I listened to the final verdict against me, as harsh a judgment as I ever hope to hear in this or any other world. I only began to shout, ‘Clear away, step back — I’m getting out of here,’ after somebody, shaking a fist in my face began to holler, ‘You were brought up on anti-Semitic literature!’ ‘Yes,’ I hollered back, ‘and what is that?’ — curiously wanting to know what he meant. ‘English literature!’ he cried. ‘English Literature is anti-Semitic literature.’”

In short, Roth had been trained in self-loathing. His critics deemed him a “self-hating” Jew. Or as my correspondent David C. asked: “With Jews like you, who needs anti-Semites?”

I don’t intend to compare myself to Philip Roth. (Perish the thought, sweet as it is.) I mean only to say that when one is a Jew who writes about his tribesmen in a way that can, in even a small way, be construed as undignified or unsavory, one has to be prepared for anger and insults — and sneering. David C.’s was only the first such response. I don’t expect it will be the last.


Visit Daniel Smith’s official website here.


The Jewish Book Council is a not-for-profit organization devoted to the reading, writing and publishing of Jewish literature. For more Jewish literary blog posts, reviews of Jewish books and book club resources, and to learn about awards and conferences, please visit www.jewishbookcouncil.org.

MyJewishLearning.com is the leading transdenominational website of Jewish information and education. Visit My Jewish Learning for thousands of articles on Judaism, Jewish holidays, Jewish history and more.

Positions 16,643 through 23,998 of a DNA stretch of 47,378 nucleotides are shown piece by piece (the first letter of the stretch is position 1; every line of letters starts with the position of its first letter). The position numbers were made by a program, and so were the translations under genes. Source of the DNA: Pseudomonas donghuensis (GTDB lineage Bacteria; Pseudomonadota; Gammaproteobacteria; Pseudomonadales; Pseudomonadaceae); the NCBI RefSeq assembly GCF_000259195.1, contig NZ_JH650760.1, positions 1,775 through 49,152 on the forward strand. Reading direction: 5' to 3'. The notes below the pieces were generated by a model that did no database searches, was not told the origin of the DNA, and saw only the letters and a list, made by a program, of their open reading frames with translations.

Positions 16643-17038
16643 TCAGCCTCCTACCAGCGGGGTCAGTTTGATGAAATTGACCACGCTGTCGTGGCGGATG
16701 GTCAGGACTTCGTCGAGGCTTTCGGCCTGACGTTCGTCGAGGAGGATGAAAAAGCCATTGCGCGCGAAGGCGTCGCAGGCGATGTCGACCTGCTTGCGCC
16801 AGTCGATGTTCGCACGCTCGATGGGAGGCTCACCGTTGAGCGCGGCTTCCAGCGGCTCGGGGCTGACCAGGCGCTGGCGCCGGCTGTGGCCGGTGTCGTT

Permalink | | Share | Email | Print | Filed under: Monkey Mind, Books, Daniel Smith, Author Blog Series

The Jewish Daily Forward welcomes reader comments in order to promote thoughtful discussion on issues of importance to the Jewish community. In the interest of maintaining a civil forum, The Jewish Daily Forwardrequires that all commenters be appropriately respectful toward our writers, other commenters and the subjects of the articles. Vigorous debate and reasoned critique are welcome; name-calling and personal invective are not. While we generally do not seek to edit or actively moderate comments, our spam filter prevents most links and certain key words from being posted and The Jewish Daily Forward reserves the right to remove comments for any reason.




Find us on Facebook!
  • "Israel should not let captives languish or corpses rot. It should do everything in its power to recover people and bodies. Jewish law places a premium on pidyon shvuyim, “the redemption of captives,” and proper burial. But not when the price will lead to more death and more kidnappings." Do you agree?
  • Slate.com's Allison Benedikt wrote that Taglit-Birthright Israel is partly to blame for the death of American IDF volunteer Max Steinberg. This is why she's wrong: